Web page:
A British Sephardi Rabbi in the Age of Enlightenment, Deism, and False Messianism

Born in Venice in 1654, David Nieto obtained rabbinic ordination in Livorno as well as a medical degree from the University of Padua. In 1701, Nieto (who used the Sephardi rabbinic title ḥakham) settled in London, where he became the rabbi of the newly established Spanish and Portuguese congregation. A contemporary of Isaac Newton, he was fascinated by the recent advances of the Scientific Revolution, and likely by the effort of British churchmen to come to terms with its theological implications. In conversation with Nachi Weinstein, Matt Goldish explains the intellectual world of one of England’s most important rabbis, his thought, and his involvement in controversies surrounding both religious skeptics and followers of the false messiah Shabbetai Tsvi. (Audio, 85 minutes.)

Read more at Seforim Chatter

More about: Anglo-Jewry, Italian Jewry, Judaism, Science and Religion, Shabbetai Tzvi


Only Hamas’s Defeat Can Pave the Path to Peace

Opponents of the IDF’s campaign in Gaza often appeal to two related arguments: that Hamas is rooted in a set of ideas and thus cannot be defeated militarily, and that the destruction in Gaza only further radicalizes Palestinians, thus increasing the threat to Israel. Rejecting both lines of thinking, Ghaith al-Omar writes:

What makes Hamas and similar militant organizations effective is not their ideologies but their ability to act on them. For Hamas, the sustained capacity to use violence was key to helping it build political power. Back in the 1990s, Hamas’s popularity was at its lowest point, as most Palestinians believed that liberation could be achieved by peaceful and diplomatic means. Its use of violence derailed that concept, but it established Hamas as a political alternative.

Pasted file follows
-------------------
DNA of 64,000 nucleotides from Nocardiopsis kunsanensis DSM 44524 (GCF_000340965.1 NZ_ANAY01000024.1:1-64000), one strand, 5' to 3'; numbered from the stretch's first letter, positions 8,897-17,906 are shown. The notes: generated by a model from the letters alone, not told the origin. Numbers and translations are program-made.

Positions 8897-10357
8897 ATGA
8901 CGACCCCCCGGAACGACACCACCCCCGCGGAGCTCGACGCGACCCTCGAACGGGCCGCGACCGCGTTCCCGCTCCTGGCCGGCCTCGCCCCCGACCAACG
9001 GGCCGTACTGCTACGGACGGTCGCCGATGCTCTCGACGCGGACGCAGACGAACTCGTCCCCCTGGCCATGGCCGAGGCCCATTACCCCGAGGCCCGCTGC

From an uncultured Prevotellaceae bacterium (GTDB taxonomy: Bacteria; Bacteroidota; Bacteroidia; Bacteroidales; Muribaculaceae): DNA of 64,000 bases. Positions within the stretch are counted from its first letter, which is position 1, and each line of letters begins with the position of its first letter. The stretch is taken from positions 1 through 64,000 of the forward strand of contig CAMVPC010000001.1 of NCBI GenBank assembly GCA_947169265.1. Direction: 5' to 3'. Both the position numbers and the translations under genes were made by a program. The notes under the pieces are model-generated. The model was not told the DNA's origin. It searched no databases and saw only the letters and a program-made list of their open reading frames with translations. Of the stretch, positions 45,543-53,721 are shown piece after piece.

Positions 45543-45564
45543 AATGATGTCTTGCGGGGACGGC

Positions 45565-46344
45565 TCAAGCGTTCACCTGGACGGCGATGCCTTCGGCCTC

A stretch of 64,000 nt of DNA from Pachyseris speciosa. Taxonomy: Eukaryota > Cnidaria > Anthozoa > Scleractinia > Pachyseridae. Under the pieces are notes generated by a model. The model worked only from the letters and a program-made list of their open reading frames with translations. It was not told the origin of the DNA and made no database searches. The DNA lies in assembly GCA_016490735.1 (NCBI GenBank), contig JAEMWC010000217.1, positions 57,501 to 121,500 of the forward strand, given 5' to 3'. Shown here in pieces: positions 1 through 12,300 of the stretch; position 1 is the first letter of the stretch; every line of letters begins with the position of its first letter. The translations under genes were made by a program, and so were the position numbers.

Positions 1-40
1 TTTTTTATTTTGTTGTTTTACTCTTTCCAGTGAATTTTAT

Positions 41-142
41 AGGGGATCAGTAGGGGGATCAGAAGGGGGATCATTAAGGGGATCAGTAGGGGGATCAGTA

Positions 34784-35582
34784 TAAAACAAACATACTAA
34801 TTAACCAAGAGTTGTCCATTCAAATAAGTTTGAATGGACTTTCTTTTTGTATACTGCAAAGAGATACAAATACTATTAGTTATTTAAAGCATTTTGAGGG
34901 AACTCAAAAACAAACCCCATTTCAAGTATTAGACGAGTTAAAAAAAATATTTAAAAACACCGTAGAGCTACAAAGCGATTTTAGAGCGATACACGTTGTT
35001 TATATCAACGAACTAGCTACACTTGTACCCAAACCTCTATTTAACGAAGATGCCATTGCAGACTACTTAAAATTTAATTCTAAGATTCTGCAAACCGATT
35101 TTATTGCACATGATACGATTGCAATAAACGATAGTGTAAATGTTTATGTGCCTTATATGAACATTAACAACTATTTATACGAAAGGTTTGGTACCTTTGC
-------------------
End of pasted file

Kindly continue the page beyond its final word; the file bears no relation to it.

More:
Ever since, the use of force and violence has been an integral part of Hamas’s strategy. . . . Indeed, one lesson from October 7 is that while Hamas maintains its military and violent capabilities, it will remain capable of shaping the political reality. To be defeated, Hamas must be denied that. This can only be done through the use of force.

Any illusions that Palestinian and Israeli societies can now trust one another or even develop a level of coexistence anytime soon should be laid to rest. If it can ever be reached, such an outcome is at best a generational endeavor. . . . Hamas triggered war and still insists that it would do it all again given the chance, so it will be hard-pressed to garner a following from Palestinians in Gaza who suffered so horribly for its decision.

Read more at Washington Institute for Near East Policy

More about: Gaza War 2023, Hamas, Israeli-Palestinian Conflict